201012022015-ac1507-basic8 2Gosh.

The Basic 8 is one of those books I wish I’d read in high school. I mean, half a decade later it’s still amazing, I just know though, that especially at that age The Basic 8 would have sent me spinning, would have blown my mind, would have been an utter gift.

Let’s be honest: Daniel Handler is a gift. And if asked to prove it, The Basic 8 could easily be my Exhibit A.

Daniel Handler’s The Basic 8 is the story of Flannery Culp, a senior in high school (finally) with a hopeless crush on (of all people) Adam State (I know, right?), and a member of the deliciously eclectic posse, The Basic 8. And let’s be fair, Flannery’s senior year gets off to quite the rocky start. There are overlapping love triangles, teachers crossing all sorts of terrible lines, absinthe-induced hallucinations, fraught dinner parties, and crushing disappointments (never mind the regular stress of high school). So it’s no surprise that by the time Halloween rolls around Flannery Culp is just ready to murder someone.

Handler’s The Basic 8 is funny, sweet, tenderly (appropriately) angsty, and heartfelt. And yes, there’s homicide. Flannery Culp, recounting the horrors of her senior year from an institution, also does us the honor of including pertinent vocabulary words and discussion questions at the end of each chapter.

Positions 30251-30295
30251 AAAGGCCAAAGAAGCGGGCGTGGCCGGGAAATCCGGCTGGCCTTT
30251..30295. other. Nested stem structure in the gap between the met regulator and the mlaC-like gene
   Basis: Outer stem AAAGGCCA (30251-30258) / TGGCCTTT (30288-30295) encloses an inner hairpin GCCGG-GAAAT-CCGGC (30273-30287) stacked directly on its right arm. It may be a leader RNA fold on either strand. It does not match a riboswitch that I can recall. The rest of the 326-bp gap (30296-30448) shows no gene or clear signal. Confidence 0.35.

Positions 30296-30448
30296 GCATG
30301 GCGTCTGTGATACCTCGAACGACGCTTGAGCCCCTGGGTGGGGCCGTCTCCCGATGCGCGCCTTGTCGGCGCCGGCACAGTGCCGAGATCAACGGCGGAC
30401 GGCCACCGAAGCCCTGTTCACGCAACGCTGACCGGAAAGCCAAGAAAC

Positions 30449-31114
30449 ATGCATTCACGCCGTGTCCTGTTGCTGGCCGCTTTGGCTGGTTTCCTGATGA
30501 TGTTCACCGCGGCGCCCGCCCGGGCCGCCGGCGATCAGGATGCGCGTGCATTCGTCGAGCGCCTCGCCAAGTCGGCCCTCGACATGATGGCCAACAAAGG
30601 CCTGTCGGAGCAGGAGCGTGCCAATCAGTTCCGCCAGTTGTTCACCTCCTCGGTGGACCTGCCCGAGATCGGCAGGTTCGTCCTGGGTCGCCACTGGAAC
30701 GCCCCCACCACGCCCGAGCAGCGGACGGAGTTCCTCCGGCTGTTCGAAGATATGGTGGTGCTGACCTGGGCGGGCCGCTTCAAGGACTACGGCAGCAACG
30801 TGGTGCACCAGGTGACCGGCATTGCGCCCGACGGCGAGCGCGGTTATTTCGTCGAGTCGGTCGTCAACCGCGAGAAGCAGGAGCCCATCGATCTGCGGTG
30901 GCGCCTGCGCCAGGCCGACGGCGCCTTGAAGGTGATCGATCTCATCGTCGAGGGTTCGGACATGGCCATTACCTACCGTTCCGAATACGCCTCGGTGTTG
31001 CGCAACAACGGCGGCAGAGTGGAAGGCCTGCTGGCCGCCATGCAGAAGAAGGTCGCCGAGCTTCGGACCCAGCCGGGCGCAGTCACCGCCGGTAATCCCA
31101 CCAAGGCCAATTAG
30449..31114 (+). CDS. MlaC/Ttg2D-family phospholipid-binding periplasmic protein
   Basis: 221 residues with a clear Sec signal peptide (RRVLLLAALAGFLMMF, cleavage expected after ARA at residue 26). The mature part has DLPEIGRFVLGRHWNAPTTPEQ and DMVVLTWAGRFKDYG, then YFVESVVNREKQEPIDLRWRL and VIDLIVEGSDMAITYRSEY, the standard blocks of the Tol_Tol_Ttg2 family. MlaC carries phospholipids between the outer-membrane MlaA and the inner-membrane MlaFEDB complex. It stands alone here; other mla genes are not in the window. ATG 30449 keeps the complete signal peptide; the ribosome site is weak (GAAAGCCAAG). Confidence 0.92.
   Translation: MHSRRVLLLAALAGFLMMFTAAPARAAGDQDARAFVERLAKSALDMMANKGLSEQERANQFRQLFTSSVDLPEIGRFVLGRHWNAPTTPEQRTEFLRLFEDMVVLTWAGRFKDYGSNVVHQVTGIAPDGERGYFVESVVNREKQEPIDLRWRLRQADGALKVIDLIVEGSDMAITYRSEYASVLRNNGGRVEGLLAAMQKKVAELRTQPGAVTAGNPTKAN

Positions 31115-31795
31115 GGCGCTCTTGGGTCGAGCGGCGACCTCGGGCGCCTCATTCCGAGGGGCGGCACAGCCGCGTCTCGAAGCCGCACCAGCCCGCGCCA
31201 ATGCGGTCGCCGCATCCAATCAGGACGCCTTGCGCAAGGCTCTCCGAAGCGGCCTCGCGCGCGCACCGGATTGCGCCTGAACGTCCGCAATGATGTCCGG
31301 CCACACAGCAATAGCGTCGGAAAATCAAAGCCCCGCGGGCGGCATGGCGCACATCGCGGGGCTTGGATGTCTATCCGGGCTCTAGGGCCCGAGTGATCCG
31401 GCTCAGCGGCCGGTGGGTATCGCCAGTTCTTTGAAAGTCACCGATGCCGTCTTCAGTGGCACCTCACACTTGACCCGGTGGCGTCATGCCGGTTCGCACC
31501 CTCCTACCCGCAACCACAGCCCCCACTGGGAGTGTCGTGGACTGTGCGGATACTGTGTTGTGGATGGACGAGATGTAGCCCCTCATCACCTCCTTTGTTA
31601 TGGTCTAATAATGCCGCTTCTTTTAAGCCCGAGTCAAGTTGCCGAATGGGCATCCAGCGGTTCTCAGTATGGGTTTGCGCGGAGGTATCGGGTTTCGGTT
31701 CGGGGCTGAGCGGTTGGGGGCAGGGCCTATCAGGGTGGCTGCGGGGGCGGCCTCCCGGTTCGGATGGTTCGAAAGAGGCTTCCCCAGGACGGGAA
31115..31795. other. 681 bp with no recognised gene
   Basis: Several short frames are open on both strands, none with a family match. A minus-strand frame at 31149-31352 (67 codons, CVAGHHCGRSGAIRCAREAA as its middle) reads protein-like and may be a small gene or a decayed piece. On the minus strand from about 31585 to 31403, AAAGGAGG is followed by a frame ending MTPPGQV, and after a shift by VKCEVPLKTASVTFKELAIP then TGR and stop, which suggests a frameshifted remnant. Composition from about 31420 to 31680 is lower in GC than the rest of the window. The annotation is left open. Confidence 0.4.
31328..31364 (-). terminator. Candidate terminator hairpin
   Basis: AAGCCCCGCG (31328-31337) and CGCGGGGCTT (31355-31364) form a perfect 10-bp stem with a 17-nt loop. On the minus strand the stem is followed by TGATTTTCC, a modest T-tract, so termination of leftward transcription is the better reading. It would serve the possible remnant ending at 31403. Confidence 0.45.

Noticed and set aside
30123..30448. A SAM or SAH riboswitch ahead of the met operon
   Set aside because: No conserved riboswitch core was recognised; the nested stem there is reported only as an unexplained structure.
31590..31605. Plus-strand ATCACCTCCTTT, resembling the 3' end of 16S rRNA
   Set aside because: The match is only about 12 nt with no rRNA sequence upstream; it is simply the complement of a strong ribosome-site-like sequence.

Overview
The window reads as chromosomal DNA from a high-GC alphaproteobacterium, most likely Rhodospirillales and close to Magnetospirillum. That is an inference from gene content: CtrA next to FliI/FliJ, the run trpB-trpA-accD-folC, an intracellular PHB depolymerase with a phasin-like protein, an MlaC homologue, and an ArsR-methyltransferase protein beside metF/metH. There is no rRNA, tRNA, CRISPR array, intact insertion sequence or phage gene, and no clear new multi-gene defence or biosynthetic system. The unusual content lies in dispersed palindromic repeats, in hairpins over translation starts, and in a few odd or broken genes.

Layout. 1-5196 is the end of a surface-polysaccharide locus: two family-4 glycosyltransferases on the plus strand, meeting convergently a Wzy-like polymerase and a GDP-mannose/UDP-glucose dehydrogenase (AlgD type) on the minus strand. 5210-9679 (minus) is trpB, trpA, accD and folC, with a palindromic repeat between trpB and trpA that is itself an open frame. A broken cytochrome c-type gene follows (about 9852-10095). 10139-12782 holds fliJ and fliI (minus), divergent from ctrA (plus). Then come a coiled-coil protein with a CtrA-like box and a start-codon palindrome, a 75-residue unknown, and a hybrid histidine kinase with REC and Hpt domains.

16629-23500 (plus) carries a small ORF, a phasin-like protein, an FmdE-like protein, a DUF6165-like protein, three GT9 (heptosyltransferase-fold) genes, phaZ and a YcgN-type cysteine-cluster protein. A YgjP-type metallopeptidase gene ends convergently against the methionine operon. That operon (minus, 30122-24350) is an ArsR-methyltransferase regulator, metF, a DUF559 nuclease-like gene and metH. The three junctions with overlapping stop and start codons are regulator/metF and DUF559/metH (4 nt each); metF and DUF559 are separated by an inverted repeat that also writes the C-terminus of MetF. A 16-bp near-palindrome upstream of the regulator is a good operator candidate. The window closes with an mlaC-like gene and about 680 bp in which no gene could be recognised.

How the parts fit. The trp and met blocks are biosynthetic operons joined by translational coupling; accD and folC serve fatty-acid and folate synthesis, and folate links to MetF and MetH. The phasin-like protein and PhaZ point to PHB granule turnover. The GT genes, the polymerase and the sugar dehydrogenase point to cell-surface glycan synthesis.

This book is an engrossing, hilarious, and touching joy to read. Our narrator, Flannery Culp, has the kind of wit, the outrageous group of friends, and the bravado you remember both having and yearning for in high school. She is a tour de force. Flan is the best female first person narrative (maybe tied with Talulla) written by a man I have ever read, and certainly the best teen girl by far. And Flan honest-to-goodness has an important feminist moment, I think (while menacingly holding a croquet mallet. It’s glorious). I love this book. And I love Flannery Culp.

The Basic 8 has the bite, humor, and the bulls eye instinct of Heathers, but it has an honesty and empathy about teen angst—a sort of gentle rawness (not unlike an open wound)—that puts it in a class all by itself.

Not that it’s all angst. Flannery Culp would be appalled at the thought and you would never be invited to a dinner party with The Basic 8 again. Honestly.

And you would never want to miss a dinner party hosted by The Basic 8.

And yes, this is one of those books that I delightedly—hysterically, awkwardly cracking myself up in the process (sorry y’all)—quote to people. I attempt to convert people to this book. Because it is great. Because it is fun and smart and gorgeously exciting.

Read The Basic 8.

Love it.